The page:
Robot-assisted surgery for minimally invasive procedures promises quicker recovery times, reduced pain, and minimal scarring. But the future of robotic technology in essential hospitals goes far beyond the operating table, extending to artificial intelligence and robotic tools.

Artificial Intelligence Powers UCLA Chatbot

Interventional radiologists at the University of California-Los Angeles have created RadChat, a chatbot—a computer program that simulates human conversation—to advise referring clinicians.

Using deep-learning technology modeled after the human brain, the research team fed the chatbot more than 2,000 example data points. Powered by artificial intelligence, RadChat can answer basic questions related to interventional radiology, enabling clinicians to give their patients real-time information.

RadChat can send websites, infographics, and custom programs to answer clinicians’ questions. If the bot is unable to answer a question, it sends contact information for a human interventional radiologist.

The research team presented its work at the Society of Interventional Radiology’s annual meeting in March and hopes to expand the chatbot to aid physicians in other specialties.

Henry Ford Introduces Germ-Zapping Robot

Henry Ford Health System is working to reduce hospital-acquired conditions with a germ-zapping robot.

The Xenex LightStrike Germ-Zapping Robot uses ultraviolet (UV) light to destroy bacteria, viruses, fungi, and bacterial spores. While UV light historically has been used for disinfection, this robot goes a step further, using pulsed xenon lamps to emit UV light, which fuses the DNA of microorganisms and halts reproduction.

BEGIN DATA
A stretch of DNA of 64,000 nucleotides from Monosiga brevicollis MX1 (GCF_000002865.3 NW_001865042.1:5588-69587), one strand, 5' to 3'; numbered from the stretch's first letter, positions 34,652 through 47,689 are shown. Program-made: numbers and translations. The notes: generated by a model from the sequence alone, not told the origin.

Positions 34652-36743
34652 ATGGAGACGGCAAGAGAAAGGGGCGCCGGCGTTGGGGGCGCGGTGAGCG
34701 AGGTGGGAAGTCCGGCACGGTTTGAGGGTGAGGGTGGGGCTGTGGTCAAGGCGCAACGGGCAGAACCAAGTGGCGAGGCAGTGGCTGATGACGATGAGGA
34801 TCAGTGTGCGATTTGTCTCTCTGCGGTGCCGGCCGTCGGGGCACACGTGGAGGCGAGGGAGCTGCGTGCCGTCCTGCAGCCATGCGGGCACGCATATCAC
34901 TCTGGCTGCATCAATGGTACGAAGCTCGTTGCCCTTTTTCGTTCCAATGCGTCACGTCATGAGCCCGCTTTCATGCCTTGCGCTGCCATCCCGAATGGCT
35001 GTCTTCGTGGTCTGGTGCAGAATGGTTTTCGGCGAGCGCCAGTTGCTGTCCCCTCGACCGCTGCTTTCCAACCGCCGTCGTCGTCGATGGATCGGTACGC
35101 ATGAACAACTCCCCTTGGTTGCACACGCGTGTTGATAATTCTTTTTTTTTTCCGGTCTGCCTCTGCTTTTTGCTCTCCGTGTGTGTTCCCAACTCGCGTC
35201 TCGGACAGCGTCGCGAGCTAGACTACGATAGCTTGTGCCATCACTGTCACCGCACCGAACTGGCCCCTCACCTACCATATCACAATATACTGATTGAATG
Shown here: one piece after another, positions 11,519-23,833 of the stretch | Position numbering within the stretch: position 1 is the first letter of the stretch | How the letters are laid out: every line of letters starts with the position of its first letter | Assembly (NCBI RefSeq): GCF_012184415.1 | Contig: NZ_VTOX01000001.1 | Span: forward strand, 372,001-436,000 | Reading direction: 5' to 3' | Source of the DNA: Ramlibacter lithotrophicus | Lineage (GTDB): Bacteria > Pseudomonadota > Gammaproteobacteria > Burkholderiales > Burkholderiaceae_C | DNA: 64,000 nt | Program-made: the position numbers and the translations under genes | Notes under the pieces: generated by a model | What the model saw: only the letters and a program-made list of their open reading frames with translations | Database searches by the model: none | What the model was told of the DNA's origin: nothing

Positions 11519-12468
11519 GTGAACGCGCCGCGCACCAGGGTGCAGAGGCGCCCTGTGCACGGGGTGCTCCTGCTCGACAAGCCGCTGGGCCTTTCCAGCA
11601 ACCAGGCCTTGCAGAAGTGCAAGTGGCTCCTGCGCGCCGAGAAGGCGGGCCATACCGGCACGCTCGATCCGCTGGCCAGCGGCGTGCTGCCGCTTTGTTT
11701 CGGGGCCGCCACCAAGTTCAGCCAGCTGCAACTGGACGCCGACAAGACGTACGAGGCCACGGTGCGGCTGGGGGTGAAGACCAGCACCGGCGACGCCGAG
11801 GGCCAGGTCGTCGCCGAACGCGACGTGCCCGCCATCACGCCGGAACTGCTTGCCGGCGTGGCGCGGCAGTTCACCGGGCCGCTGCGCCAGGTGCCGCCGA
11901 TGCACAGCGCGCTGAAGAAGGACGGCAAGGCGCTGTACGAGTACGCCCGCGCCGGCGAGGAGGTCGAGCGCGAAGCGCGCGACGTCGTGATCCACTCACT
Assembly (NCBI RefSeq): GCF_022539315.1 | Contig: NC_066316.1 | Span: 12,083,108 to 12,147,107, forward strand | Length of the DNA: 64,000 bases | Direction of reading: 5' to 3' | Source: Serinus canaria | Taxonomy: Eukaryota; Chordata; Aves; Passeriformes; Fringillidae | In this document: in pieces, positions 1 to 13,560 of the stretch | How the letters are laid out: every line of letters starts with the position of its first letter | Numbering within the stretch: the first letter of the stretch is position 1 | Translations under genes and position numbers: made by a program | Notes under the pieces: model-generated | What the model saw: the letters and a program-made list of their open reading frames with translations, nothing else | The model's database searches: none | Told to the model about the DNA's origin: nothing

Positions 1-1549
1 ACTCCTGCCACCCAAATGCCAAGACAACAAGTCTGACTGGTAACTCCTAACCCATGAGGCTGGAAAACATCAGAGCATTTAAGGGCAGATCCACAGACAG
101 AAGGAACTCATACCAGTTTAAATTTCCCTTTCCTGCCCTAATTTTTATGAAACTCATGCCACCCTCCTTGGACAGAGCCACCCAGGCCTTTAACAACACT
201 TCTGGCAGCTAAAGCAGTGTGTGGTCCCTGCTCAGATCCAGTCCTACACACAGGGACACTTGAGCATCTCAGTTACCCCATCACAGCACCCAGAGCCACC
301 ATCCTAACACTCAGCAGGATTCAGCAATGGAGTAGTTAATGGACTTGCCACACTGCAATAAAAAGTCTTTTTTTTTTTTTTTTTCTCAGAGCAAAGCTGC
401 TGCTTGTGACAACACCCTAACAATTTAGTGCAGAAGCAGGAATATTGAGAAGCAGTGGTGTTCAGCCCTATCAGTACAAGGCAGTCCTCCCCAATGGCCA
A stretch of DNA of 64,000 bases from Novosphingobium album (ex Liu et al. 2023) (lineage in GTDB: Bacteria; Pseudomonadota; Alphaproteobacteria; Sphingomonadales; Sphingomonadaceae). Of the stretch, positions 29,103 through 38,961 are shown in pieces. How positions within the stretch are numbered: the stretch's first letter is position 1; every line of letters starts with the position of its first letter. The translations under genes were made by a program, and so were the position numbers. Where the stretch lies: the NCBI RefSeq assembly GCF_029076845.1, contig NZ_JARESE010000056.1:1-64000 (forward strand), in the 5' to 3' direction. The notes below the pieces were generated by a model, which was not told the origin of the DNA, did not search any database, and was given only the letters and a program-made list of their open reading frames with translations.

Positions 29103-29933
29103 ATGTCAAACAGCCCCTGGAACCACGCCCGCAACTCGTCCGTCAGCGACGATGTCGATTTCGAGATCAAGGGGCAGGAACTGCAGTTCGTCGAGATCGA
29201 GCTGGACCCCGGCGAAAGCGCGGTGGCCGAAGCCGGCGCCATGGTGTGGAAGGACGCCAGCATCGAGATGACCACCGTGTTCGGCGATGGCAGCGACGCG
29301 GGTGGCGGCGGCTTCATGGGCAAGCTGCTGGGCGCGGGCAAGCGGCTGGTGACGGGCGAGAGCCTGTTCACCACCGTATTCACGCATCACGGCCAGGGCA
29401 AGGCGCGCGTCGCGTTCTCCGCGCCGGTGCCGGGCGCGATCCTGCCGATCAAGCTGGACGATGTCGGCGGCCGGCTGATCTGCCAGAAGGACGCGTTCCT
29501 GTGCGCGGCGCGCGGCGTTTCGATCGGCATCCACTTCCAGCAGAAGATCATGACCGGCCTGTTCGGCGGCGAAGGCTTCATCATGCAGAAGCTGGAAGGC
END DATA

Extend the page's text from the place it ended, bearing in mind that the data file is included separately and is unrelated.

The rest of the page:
The robot can disinfect a typical room in four- to five-minute cycles, said Jason Hammond, director of hospitality services at Henry Ford Allegiance Health. The hospital has added two staff members to work with the robots.

Young patients find a friend in MEDi

Vaccines, blood tests, dressing changes, and other procedures can be frightening for children in the hospital — but sometimes a little distraction can go a long way toward easing their fears. That’s where MEDi the robot can help.

MEDi with a patient at Salah Foundation Children’s Hospital Broward Health. Photo courtesy of Broward Health.


MEDi, short for Medicine and Engineering Design Intelligence, has been deployed at three member hospitals: Salah Foundation Children’s Hospital Broward Health, Hurley Medical Center, and the University of Arkansas for Medical Sciences.

The 2-foot-tall robot is programmed to greet nervous patients with a high-five and interact with them during difficult procedures by singing songs, telling stories, and playing games. MEDi contains facial recognition software to greet each child by name and can speak in both English and Spanish. The robot can even be programmed with a child’s favorite story to help calm them down in stressful situations. Who says robots can’t have hearts?